At its summit in Chicago, NATO announced that the first phase of a United States-led missile defense system in Europe is “provisionally operational.” Against this backdrop, it is worth remembering that forty years ago on this day, the United States and former Soviet Union were making great strides in relations that had been strained for decades. On May 22, 1972, Richard M. Nixon was the first president to visit Moscow and reached several important agreements, including one on nuclear arms control, during a week-long summit.
President Barack Obama and Mitt Romney each delivered commencement addresses this week to core constituents of their respective party’s base. It is fair to say that both speeches were campaign speeches. Of course this wasn’t the first time in history that presidential candidates have delivered commencement addresses for campaign purposes or to justify policies. We dug into our archives here at the Miller Center to highlight a number of memorable commencement speeches from presidential history.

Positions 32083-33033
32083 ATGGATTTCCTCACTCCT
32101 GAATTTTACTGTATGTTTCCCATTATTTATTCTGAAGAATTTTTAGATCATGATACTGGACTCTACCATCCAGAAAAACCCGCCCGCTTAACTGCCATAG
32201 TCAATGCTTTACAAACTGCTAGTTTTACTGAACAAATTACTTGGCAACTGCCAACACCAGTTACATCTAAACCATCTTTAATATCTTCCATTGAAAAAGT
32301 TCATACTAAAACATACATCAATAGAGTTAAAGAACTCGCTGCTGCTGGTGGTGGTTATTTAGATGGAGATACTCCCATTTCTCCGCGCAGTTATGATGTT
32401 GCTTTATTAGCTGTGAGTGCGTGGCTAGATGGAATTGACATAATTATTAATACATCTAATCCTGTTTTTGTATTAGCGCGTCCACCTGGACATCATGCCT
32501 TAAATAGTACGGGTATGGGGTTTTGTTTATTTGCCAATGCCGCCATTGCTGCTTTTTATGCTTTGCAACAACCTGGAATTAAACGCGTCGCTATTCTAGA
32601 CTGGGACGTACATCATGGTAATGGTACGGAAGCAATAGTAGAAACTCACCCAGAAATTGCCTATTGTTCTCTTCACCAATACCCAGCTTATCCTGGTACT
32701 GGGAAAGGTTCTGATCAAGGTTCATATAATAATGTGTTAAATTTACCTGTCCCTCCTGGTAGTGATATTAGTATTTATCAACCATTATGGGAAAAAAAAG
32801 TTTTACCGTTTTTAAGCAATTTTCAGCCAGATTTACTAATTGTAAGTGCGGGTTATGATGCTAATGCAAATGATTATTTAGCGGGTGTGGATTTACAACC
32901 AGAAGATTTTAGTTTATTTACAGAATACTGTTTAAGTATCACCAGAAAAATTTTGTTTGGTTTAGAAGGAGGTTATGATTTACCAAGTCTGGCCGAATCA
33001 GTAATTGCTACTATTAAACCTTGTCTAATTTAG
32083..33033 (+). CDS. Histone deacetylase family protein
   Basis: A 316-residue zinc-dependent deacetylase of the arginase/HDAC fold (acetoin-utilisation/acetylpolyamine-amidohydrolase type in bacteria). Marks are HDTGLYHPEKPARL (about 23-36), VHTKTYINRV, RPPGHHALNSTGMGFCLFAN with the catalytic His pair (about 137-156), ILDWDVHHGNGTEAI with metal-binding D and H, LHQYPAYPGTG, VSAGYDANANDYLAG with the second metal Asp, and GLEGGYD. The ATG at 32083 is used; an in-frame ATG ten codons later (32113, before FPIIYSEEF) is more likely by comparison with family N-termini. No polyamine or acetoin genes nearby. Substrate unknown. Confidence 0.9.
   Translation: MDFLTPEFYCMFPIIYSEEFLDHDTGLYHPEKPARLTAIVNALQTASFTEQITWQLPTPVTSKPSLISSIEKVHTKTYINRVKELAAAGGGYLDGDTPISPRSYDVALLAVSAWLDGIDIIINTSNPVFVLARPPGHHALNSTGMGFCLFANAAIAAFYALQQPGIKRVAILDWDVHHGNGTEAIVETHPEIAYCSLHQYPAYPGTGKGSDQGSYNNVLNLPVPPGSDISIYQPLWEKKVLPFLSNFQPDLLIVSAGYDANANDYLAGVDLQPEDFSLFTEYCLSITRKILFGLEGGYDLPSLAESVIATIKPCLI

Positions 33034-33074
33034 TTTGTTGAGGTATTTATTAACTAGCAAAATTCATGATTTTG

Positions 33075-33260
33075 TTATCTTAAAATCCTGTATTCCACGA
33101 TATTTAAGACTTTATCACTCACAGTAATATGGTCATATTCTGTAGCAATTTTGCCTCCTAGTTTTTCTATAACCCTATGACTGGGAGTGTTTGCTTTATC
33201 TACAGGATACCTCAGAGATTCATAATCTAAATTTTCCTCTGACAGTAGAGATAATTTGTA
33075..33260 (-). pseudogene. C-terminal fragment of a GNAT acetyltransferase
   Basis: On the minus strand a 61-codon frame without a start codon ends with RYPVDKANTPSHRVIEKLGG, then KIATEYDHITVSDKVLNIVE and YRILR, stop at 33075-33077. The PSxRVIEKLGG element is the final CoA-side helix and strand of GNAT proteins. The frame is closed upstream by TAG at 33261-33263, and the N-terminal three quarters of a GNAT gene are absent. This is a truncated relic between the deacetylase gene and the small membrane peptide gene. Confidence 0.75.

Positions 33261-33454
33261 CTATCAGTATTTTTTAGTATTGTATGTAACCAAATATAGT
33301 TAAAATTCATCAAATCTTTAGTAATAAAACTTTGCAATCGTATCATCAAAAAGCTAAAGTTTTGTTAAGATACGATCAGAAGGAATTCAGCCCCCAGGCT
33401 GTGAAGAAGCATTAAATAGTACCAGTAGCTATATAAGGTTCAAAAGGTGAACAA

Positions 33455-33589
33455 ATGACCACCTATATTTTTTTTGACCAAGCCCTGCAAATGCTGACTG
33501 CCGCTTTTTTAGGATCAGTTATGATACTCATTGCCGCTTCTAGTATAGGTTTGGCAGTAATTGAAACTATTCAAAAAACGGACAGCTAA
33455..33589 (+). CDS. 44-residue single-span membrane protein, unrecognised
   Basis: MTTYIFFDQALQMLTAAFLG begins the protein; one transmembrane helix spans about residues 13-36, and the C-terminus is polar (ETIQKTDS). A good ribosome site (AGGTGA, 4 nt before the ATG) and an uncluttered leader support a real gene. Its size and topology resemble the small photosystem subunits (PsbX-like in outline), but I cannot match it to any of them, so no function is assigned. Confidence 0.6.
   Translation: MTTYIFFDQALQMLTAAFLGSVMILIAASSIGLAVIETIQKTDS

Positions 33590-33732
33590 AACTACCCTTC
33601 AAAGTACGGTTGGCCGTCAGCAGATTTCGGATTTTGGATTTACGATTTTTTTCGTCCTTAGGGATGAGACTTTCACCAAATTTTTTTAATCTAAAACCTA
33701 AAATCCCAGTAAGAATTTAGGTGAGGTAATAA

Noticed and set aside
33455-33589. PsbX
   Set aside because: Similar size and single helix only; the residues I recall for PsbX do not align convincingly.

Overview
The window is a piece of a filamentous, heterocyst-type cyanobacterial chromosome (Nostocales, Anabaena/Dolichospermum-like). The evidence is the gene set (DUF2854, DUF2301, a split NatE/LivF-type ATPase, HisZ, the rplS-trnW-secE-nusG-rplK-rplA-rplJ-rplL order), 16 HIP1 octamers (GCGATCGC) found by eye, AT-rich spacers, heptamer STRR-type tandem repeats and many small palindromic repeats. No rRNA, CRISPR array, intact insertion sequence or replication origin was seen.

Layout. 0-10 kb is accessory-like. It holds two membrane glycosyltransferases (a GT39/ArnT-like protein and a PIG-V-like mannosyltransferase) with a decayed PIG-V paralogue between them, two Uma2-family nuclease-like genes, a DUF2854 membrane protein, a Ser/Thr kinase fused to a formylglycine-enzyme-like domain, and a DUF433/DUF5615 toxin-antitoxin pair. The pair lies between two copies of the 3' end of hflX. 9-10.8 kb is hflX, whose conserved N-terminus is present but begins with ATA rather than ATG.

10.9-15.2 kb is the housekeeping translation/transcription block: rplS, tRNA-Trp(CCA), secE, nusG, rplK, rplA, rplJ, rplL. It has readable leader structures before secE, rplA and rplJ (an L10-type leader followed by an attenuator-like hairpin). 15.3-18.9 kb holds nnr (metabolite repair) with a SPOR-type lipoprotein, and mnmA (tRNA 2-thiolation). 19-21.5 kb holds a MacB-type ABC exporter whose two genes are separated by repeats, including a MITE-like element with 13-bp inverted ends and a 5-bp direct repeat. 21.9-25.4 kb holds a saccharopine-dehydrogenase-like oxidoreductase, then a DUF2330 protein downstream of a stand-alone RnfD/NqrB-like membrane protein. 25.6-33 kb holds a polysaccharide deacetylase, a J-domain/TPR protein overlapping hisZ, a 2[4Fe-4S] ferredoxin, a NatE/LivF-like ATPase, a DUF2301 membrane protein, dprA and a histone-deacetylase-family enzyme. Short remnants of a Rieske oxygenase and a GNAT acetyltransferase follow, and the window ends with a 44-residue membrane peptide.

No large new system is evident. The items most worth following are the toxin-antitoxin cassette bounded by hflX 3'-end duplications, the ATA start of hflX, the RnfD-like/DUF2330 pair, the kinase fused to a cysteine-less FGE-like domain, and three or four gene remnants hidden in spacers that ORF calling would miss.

Vice President Joe Biden, and his relationship with President Barack Obama, is attracting quite a bit of attention this week. In addition, we’re witnessing a rather remarkably public and early campaign for the selection of the Republican vice presidential candidate this election. Michael Nelson recently wrote on Riding the Tiger that the vice presidency has been an office of real prominence and influence for well over a generation. At the same time, the vice president must also take care to stay within the bounds of the office and play second fiddle to the president and the broader goals of his administration. As Secretary of State Hillary Rodham Clinton said this week, “Being a vice president is kind of like being a first lady. You are there to support and serve the president. There is no job description.”
In a series of posts, we will dig into our archives at the Miller Center to explore the contributions of previous vice presidents and see what they’re doing now. We begin with J. Danforth Quayle, who served as the 44th Vice President of the United States in the administration of George H. W. Bush.
On Sunday, April 29, the Miller Center partnered with ABC’s “This Week with George Stephanopoulos” on the second of six special episodes examining some of the key issues heading into the 2012 Election. On Sunday, six distinguished panelists discussed and debated whether or not America’s economic recovery is “built to last.” Today’s guest post is from historian and former Miller Center Fellow Julia Ott offering her assessment of the arguments presented in the debate.